This was the case for Sam and Kirsty White of Bald Blair Angus in the New England area of NSW when they were approached by Mandy McKeesick to profile their stud for RM Williams Outback magazine; and in this edition of our Lessons Learnt series we take a look at how they handled the situation.

Sam and Kirsty are big believers in collaboration and networking. For the past four years Kirsty has been a member of THE Rural Woman, an online business community for rural women run by Rebel Black. In 2019 the Whites engaged Rebel as a mentor for twelve months. It was through this association they were introduced to Mandy.

“It was good timing to engage Rebel as it was a bastard of a year, the worst drought ever in this region,” Kirsty says, “but not such a good time to host a journalist. We were close to pulling out of the story because it all seemed too hard; the land looked terrible, there were bushfires and dust storms, we were flat out feeding and were very much in survival mode. But in the end we decided to take a leap of faith and trust that Mandy would do the right thing.”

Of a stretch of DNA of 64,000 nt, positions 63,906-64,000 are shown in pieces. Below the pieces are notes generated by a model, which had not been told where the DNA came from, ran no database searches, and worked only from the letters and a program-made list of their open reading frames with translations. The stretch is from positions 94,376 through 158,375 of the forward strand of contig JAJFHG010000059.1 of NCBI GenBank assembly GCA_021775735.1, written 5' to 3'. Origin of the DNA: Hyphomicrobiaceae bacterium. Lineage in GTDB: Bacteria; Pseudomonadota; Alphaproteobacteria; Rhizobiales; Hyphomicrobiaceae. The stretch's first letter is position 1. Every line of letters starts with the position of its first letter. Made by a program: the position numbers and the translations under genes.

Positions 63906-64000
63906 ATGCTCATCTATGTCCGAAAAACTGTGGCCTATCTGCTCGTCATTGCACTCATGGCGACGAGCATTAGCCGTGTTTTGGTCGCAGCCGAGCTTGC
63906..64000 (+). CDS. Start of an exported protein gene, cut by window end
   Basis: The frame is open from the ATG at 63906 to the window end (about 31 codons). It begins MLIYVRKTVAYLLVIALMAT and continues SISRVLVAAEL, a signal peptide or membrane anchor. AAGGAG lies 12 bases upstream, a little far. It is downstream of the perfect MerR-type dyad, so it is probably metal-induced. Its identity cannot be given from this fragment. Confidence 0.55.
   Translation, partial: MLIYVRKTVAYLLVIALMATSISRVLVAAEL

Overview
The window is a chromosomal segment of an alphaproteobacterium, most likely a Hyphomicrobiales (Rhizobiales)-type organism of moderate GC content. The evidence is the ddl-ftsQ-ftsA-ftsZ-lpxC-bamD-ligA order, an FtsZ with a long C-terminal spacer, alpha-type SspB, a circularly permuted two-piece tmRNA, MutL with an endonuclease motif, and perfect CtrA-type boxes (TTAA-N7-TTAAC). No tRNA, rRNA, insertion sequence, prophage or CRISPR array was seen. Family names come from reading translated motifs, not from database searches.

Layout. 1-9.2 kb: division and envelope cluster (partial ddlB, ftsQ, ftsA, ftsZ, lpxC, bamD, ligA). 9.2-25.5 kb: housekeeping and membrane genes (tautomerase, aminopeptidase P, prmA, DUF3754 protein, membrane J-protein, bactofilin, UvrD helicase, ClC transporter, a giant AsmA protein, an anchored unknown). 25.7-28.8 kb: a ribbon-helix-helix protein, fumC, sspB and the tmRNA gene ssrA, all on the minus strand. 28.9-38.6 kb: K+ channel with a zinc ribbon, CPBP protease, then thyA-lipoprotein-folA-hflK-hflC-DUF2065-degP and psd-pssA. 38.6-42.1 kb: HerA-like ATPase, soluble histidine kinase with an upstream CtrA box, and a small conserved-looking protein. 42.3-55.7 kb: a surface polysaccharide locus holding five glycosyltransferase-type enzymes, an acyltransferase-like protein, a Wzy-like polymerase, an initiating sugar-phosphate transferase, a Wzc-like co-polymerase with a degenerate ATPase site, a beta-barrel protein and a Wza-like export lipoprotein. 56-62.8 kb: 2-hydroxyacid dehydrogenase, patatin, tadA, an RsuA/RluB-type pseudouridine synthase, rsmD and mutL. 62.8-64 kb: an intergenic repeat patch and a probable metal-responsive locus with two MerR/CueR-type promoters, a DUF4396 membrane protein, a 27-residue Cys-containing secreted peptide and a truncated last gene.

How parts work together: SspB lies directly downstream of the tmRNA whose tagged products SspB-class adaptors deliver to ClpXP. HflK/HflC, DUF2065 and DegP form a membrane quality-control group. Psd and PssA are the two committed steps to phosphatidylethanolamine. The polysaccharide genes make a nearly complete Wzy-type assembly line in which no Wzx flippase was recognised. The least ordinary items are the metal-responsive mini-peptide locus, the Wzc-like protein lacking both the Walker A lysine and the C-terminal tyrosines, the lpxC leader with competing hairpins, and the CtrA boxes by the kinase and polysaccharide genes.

And so the story went ahead, with Sam and Kirsty gaining respect and admiration for allowing themselves to be vulnerable and open in such a challenging time.

“We’ve had lovely feedback,” Kirsty says, “with people offering feed, emails from other angus studs and general support, and we’ve come to realise how far and wide Outback reaches.”

But it is what Sam and Kirsty have done since the story was published that shows the power of collaboration and leverage. Firstly they thanked their clients for their continued support, sending a copy of the magazine to those who had bought cows and heifers during the drought. They then sent the story to journalists they have worked with in the past and to podcasters and industry event organisers they hope to work with in the future. With each copy of the magazine they included brochures of businesses they work with, such as Optiweigh who provide cattle scales for their paddocks.